The overthrows law that played a significant part in the Black Caps' loss to England in the Cricket World Cup will be reviewed by the sport's lawmakers.
The Marylebone Cricket Club (MCC), the owner of Lord's and the guardian of the laws of the game, is planning on reviewing the controversial rule, reports The Times.
England were erroneously given an extra run in one of the key moments of the final, when umpires Marais Erasmus and Kumar Dharmasena awarded the eventual winners six overthrows after failing to spot that Ben Stokes and Adil Rashid had not crossed for a second run.
The mistake ultimately cost New Zealand who lost the final by zero runs, with England being crowned champions for having scored more boundaries in their innings.
Former leading umpire Simon Taufel pointed out the error after the match, saying England should have been awarded five runs instead of six.
Taufel, who was named ICC umpire of the year every year between 2004 and 2008, defended the officiating umpires but says they got it wrong.
"There was a judgment error on the overthrow," he told The Age and Sydney Morning Herald.
"The judgment error was the timing of when the fielder threw the ball. The act of the overthrow starts when the fielder releases the ball. That's the act.
"It becomes an overthrow from the instant of the throw."
The ICC responded to the issue, stating that it was against its policy to react on decisions taken by umpires.
"The umpires take decisions on the field with their interpretation of the rules and we don't comment on any decisions as a matter of policy," an ICC spokesperson told foxsports.com.au.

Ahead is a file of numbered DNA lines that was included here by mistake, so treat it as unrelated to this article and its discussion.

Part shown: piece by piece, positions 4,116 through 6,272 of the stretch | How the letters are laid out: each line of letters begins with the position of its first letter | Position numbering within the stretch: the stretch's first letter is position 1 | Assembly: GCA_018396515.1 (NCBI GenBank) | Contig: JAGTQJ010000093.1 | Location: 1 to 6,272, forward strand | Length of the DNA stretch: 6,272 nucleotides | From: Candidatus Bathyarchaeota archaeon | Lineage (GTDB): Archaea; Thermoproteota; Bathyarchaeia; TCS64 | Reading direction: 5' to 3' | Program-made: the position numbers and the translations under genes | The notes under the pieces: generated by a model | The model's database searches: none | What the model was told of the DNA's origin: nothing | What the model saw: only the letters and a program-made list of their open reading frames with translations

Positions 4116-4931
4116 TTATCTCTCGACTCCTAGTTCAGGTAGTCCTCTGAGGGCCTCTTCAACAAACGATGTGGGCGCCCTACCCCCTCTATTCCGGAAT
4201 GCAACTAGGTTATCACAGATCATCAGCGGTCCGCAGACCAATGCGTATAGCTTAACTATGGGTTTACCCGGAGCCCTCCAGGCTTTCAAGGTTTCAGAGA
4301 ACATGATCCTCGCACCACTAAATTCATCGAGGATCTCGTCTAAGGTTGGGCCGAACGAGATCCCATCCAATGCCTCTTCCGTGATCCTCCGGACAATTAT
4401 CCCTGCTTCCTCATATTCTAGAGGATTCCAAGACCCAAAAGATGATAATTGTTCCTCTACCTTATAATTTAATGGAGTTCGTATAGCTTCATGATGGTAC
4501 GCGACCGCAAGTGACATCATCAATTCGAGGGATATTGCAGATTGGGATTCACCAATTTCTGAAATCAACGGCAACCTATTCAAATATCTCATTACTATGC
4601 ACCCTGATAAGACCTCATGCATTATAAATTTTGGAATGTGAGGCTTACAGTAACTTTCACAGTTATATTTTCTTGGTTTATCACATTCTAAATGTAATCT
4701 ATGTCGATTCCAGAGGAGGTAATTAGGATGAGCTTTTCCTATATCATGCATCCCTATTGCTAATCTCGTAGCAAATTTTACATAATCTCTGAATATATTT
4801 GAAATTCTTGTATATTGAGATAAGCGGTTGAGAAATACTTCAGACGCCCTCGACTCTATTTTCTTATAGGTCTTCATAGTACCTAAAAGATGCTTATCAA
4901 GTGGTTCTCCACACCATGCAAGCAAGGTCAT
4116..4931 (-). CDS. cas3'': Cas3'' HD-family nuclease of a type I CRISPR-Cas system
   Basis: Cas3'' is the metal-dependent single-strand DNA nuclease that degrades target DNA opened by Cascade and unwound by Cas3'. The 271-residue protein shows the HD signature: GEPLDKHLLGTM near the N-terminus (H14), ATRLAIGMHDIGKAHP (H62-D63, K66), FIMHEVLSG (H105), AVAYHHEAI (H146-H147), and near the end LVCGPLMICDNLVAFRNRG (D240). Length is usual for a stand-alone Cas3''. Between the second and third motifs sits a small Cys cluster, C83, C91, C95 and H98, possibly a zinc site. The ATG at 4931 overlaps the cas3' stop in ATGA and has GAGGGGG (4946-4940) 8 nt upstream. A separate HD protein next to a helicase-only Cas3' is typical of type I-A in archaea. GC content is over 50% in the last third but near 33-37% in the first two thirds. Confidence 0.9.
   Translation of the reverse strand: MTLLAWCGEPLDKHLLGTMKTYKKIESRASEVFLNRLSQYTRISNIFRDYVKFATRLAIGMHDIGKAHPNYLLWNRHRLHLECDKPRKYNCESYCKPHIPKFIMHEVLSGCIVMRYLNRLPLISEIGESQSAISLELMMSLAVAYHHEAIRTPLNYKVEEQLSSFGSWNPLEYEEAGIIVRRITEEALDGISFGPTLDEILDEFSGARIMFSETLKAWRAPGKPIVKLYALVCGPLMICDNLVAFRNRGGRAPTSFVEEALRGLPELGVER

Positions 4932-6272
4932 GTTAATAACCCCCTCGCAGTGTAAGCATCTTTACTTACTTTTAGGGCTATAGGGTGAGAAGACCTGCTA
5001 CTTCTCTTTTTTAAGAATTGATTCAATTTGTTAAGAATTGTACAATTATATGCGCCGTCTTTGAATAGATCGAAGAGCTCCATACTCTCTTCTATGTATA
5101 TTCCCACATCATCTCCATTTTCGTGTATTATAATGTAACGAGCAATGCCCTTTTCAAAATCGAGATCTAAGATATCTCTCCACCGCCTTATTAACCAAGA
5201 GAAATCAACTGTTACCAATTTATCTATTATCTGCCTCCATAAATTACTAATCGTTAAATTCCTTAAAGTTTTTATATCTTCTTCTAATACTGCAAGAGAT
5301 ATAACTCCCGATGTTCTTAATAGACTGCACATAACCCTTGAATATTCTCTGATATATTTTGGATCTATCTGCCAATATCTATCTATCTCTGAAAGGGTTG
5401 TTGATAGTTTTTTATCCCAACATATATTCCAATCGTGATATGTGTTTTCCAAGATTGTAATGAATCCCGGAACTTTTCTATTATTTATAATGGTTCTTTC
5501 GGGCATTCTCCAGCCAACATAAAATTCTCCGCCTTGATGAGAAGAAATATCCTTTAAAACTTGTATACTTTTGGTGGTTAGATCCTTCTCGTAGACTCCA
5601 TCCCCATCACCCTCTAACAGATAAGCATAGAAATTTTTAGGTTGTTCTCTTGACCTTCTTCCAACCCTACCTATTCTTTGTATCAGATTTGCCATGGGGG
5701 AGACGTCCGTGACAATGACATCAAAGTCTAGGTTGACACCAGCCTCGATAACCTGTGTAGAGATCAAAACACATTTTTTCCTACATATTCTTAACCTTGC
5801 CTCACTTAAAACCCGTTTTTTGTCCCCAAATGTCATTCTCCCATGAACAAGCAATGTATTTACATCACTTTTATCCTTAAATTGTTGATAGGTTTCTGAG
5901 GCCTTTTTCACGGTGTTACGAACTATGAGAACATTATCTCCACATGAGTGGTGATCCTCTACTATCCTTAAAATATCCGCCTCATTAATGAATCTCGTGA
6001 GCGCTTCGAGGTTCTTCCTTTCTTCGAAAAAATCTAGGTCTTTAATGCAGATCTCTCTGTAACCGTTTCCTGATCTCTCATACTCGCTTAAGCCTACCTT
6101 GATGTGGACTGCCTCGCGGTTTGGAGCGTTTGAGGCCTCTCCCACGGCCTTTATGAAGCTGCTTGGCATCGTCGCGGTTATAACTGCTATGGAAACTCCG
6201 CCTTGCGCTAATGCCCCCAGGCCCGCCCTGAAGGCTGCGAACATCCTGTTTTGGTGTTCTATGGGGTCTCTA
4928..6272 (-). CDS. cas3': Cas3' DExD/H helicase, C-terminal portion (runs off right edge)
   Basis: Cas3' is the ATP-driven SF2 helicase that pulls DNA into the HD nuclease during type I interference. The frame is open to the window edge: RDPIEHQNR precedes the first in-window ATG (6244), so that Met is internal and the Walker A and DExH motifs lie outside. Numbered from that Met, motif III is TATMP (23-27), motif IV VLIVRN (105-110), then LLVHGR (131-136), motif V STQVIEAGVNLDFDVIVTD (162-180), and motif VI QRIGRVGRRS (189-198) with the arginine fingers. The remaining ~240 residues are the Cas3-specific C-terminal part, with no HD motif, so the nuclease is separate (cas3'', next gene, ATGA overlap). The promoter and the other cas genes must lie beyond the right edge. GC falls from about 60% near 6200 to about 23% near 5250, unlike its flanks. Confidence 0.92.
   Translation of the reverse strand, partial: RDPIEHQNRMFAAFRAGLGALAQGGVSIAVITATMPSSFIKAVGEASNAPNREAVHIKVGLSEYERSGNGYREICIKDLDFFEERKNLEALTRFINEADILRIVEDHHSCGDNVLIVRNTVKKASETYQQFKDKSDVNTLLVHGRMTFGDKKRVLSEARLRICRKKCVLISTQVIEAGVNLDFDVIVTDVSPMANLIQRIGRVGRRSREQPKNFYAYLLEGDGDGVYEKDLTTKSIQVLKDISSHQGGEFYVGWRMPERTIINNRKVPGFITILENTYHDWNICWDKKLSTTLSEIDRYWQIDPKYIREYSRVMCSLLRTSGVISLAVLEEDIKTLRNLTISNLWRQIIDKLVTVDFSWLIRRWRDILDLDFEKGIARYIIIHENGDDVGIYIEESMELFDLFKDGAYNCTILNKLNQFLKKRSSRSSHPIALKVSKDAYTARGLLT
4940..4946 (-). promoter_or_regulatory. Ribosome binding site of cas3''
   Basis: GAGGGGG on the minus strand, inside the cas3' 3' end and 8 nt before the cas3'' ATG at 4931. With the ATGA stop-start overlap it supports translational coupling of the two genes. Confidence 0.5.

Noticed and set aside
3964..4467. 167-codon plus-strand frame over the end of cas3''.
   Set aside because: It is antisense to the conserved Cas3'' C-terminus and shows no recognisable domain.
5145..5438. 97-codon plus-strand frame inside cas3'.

Taufel, who stood in the 2011 World Cup final, knows just how many things the umpires had to consider with every ball.
"In this particular case, the umpires have got a lot on their plate, because like every ball, they've had to watch the batsmen complete the first run, they've had to watch the ball being fielded, to understand how it's in play, whether the fielder's done the right thing," he explained.
"Then they've got to look to see when the ball is released, in case there is an overthrow. And that happens every delivery of the game. And then they've got to go back to see where the two batsmen are.
"They've then got to follow on and see what happens after that, whether there is a run-out, whether there's an 'obstructing the field', whether the ball is taken fairly. There's multitudes of decisions to be taken off the one delivery. What's unfortunate is that people think that umpiring is just about outs and not outs. They forget we make thousands of decisions every match."
He said "it's unfortunate that there was a judgment error on the timing of the release of the ball and where the batsmen were".
"They did not cross on their second run, at the instant of the throw. So given that scenario, five runs should have been the correct allocation of runs, and Ben Stokes should have been at the non-striker's end for the next delivery," he added.
Taufel says it's unfair to say the cup was decided by that one event. "There's a lot of 'what ifs' and 'what should bes' and 'what could bes' that happen off those 600-plus deliveries. That's the nature of sport."